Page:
Astronomy Made Very, Very Easy

Geek Culture

If you can’t tell Ursa Major from Lee Majors, then maybe the Celestron SkyScout is for you. This helpful, handheld device makes identifying stars, constellations and planets a breeze.

According to the SkyScout’s literature, identifying the great beyond is as easy as pointing at the sky and clicking. The SkyScout does the rest, including providing you with an audio account (along with a written description on its display screen) of the planet or star you’ve targeted. Celestron claims the SkyScout is easy for any age to use, just turn it on and go.

The unit compiles time and date information, along with your location, via its built-in GPS functionality, and provides you with a list of the 20 best objects to view for that time & place. It even comes with a USB port so you can update the database with newly discovered objects.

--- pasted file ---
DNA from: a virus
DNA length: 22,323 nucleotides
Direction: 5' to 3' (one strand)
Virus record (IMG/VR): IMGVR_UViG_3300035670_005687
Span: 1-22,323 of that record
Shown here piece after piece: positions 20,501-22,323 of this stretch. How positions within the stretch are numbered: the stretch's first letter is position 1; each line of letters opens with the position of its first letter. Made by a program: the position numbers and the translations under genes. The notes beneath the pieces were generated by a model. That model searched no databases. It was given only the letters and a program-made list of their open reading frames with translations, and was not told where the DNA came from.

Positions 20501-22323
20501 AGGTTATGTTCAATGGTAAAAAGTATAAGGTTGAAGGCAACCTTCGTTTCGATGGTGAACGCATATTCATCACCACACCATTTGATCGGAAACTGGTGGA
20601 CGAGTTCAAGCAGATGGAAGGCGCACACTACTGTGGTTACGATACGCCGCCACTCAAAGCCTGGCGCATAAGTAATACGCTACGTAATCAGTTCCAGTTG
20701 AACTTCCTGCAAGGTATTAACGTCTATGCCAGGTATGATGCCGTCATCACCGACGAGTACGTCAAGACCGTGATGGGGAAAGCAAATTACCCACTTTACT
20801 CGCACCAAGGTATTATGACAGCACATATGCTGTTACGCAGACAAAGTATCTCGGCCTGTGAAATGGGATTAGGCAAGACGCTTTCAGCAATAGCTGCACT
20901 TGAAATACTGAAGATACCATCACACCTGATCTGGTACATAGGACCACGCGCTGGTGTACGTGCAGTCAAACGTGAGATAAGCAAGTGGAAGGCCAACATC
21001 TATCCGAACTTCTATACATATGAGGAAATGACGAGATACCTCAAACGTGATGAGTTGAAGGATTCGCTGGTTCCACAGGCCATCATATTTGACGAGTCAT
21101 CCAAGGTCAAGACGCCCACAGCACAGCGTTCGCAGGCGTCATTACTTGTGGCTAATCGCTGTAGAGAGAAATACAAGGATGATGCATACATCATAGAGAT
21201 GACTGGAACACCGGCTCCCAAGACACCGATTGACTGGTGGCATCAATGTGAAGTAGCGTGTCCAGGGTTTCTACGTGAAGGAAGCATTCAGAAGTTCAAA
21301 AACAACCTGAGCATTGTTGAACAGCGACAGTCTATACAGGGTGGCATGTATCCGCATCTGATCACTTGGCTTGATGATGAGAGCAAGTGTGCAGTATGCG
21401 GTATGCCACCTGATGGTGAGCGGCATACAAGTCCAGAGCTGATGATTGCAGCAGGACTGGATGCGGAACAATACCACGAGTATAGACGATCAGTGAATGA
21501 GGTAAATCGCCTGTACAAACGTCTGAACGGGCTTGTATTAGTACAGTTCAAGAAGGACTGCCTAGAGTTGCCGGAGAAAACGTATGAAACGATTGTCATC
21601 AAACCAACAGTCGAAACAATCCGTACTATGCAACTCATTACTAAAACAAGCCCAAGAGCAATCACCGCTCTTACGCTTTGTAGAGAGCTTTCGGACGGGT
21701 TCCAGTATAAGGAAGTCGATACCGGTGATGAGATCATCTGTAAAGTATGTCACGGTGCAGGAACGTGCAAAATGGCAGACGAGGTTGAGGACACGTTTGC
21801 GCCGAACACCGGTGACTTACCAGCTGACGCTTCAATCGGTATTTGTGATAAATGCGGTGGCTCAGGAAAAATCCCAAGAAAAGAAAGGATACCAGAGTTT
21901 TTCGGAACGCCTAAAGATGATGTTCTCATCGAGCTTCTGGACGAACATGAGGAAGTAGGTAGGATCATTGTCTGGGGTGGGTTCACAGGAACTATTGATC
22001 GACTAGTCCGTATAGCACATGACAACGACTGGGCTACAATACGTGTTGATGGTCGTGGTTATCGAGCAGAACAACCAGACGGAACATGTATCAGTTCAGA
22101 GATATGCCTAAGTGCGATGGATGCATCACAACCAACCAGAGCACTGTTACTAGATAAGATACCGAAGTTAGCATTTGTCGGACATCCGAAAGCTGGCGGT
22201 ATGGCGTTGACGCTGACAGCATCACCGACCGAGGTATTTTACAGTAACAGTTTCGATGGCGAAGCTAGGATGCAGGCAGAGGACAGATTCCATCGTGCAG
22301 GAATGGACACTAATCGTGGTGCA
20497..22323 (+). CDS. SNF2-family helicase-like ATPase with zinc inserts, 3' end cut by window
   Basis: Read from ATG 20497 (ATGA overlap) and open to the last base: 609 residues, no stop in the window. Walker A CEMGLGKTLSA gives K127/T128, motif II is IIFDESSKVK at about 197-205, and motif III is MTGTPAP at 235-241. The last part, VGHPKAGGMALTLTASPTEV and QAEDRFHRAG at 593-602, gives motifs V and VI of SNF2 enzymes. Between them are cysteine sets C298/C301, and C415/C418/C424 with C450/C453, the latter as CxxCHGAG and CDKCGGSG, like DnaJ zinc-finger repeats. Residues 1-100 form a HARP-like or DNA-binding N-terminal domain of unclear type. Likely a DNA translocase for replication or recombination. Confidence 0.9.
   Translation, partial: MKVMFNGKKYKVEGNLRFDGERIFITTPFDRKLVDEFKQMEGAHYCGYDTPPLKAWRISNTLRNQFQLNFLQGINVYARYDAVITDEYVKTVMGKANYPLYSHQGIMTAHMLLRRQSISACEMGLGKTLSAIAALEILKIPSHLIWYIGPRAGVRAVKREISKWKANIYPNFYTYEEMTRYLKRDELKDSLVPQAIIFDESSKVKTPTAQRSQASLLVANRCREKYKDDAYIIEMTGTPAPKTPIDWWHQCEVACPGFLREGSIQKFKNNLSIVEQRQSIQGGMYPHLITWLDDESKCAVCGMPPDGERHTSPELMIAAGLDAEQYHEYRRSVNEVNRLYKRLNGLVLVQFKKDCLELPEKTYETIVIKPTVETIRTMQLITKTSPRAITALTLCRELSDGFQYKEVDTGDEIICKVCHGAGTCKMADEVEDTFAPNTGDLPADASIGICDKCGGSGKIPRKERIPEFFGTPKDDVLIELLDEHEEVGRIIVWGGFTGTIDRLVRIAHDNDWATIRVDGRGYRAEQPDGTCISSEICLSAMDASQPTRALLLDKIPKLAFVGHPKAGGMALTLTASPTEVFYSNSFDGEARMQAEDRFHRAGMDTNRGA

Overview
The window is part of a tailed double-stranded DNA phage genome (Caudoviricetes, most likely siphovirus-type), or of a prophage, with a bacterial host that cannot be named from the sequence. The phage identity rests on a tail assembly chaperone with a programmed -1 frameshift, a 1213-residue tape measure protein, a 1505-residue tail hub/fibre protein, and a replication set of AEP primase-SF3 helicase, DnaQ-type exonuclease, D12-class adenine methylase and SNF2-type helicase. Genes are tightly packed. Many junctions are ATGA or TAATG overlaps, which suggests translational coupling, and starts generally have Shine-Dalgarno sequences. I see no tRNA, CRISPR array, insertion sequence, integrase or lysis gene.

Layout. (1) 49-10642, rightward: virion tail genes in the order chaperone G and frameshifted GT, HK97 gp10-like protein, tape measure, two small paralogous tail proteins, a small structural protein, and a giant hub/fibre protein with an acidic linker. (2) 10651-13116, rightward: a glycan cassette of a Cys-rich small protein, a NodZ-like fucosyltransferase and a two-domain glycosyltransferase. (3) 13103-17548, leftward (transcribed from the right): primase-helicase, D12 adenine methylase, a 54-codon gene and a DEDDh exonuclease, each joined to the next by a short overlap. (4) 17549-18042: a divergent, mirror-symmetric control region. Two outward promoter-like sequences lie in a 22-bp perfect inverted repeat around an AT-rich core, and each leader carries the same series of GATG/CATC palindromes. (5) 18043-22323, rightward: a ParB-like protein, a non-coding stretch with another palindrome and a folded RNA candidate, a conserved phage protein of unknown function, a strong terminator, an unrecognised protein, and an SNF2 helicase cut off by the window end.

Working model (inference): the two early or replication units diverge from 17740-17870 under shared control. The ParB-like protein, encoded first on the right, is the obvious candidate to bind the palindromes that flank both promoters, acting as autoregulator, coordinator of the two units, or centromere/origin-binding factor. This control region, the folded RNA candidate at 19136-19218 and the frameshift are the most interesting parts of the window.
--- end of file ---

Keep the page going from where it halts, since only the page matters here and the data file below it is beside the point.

The SkyScout includes more than 200 audio descriptions and its database catalogs 6,000 stars, all 88 constellations and more than 100 deep space objects like galaxies and star clusters. It even has a built-in Field Guide that includes an introduction to astronomy, a glossary of terms, bios of famous astronomers, all about man-made objects in space and a comet guide.

The SkyScout has been out for about a year and has been getting great reviews. I wish I had one so I could provide you with some hands-on information, but with a $400 price tag, I guess I’ll be sticking to a sky map and some binoculars for the time being.


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